Fossil group origins. XIII. A paradigm shift: Fossil groups as isolated structures rather than relics of the ancient Universe

Zarattini, S.; Aguerri, J. A. L.; Tarrío, P.; Corsini, E. M.
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Astronomy and Astrophysics

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Aims: In this work we study the large-scale structure around a sample of non-fossil systems and compare the results with earlier findings for a sample of genuine fossil systems selected using their magnitude gap.
Methods: We computed the distance from each system to the closest filament and intersection as obtained from a catalogue of galaxies in the redshift range 0.05 ≤ z ≤ 0.7. We then estimated the average distances and the distributions of cumulative distances to filaments and intersections for different magnitude-gap bins.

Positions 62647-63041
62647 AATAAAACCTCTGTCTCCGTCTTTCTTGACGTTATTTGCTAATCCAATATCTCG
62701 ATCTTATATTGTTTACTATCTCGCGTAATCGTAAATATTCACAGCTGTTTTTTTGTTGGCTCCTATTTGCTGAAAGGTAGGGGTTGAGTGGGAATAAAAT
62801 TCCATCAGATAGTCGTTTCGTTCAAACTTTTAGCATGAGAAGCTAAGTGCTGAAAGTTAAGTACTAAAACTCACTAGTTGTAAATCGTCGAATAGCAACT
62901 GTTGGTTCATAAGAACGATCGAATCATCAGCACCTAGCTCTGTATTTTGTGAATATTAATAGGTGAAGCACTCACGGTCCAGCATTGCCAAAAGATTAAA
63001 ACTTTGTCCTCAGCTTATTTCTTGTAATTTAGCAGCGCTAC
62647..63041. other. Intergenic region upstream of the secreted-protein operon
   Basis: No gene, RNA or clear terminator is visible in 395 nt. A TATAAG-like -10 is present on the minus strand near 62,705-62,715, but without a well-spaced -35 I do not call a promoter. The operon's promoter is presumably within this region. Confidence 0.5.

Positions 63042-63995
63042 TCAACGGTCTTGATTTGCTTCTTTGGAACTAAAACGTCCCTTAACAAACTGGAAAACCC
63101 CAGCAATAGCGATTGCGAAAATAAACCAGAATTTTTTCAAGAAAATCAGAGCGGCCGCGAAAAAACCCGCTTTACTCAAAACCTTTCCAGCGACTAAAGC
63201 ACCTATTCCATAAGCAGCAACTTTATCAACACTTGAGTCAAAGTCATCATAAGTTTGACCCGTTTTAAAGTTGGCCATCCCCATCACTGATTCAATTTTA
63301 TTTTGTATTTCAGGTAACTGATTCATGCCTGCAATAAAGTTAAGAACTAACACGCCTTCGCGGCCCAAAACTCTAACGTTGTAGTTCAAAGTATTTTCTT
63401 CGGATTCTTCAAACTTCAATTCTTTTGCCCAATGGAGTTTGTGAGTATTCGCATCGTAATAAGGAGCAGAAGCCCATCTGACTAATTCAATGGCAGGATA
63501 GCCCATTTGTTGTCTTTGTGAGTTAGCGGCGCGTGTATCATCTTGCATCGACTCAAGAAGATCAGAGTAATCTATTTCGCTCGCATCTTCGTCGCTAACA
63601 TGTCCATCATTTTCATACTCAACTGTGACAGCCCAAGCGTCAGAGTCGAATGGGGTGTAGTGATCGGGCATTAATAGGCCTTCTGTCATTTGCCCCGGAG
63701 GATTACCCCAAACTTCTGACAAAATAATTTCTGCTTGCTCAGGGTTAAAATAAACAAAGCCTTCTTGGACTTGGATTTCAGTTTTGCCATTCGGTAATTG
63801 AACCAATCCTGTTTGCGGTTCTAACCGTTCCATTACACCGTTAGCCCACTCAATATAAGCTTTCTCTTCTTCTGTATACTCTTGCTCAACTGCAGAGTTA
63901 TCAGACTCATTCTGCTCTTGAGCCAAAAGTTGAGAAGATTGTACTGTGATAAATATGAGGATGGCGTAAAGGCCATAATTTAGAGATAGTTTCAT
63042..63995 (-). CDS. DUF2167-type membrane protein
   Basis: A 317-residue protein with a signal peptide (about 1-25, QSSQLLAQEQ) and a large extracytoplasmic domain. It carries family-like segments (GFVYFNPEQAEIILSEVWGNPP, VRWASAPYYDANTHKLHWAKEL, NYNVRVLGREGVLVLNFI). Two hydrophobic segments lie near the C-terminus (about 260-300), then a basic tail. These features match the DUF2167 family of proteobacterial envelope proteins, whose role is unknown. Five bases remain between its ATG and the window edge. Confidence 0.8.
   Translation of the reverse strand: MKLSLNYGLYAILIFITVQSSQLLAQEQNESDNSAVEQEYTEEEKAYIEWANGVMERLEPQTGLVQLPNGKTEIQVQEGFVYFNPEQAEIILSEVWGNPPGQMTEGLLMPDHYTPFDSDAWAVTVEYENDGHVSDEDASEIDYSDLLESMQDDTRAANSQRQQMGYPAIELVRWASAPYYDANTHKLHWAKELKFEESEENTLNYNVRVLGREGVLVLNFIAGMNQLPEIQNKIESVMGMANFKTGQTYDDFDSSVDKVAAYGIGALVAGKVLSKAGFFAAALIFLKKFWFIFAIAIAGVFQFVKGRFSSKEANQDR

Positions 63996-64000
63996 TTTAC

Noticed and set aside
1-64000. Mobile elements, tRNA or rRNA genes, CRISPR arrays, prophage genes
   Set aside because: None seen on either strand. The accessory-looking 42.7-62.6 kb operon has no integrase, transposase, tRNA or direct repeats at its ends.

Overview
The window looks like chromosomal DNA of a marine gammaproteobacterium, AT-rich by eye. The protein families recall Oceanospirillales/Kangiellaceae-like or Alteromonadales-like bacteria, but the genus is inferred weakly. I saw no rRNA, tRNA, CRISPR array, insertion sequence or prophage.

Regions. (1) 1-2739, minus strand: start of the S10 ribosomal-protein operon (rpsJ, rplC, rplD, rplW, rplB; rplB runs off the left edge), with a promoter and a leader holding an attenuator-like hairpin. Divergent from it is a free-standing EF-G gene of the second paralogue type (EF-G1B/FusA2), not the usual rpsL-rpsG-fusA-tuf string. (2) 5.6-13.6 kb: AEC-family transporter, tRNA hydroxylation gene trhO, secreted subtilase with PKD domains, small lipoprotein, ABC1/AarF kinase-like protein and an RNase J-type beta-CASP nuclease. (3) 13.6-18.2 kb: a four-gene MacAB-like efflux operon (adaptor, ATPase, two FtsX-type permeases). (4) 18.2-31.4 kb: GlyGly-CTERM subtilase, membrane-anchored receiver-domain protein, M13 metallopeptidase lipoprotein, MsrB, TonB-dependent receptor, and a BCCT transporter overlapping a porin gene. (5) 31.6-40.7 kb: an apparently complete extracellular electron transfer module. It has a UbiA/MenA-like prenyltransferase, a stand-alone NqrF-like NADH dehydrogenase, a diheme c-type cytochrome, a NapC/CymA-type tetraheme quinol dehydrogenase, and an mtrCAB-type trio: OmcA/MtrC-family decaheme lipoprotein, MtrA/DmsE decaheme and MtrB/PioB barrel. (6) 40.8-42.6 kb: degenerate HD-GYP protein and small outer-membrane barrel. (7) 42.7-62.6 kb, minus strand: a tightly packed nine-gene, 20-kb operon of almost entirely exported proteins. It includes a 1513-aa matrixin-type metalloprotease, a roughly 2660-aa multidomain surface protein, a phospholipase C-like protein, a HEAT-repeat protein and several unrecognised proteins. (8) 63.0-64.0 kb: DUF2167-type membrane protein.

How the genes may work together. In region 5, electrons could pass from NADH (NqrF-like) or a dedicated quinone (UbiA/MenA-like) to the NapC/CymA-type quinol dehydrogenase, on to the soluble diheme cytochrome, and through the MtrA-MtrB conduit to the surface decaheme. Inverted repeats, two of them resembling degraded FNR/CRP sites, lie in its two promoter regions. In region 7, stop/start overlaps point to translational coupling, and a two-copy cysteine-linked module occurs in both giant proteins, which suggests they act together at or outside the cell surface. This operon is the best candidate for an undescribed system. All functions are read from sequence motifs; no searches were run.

Results: We find that the average distance to filaments is (3.0 ± 0.8) R200 for fossil systems, whereas it is (1.1 ± 0.1) R200 for non-fossil systems. Similarly, the average distance to intersections is larger in fossil than in non-fossil systems, with values of (16.3 ± 3.2) and (8.9 ± 1.1) R200, respectively. Moreover, the cumulative distributions of distances to intersections are statistically different for fossil and non-fossil systems.
Conclusions: Fossil systems selected using the magnitude gap appear to be, on average, more isolated from the cosmic web than non-fossil systems. No dependence is found on the magnitude gap (i.e. non-fossil systems behave in a similar manner independently of their magnitude gap, and only fossils are found at larger average distances from the cosmic web). This result supports a formation scenario for fossil systems in which the lack of infalling galaxies from the cosmic web, due to their peculiar position, favours the growing of the magnitude gap via the merging of all the massive satellites with the central galaxy. Comparison with numerical simulations suggests that fossil systems selected using the magnitude gap are not old fossils of the ancient Universe, but rather systems located in regions of the cosmic web not influenced by the presence of intersections.
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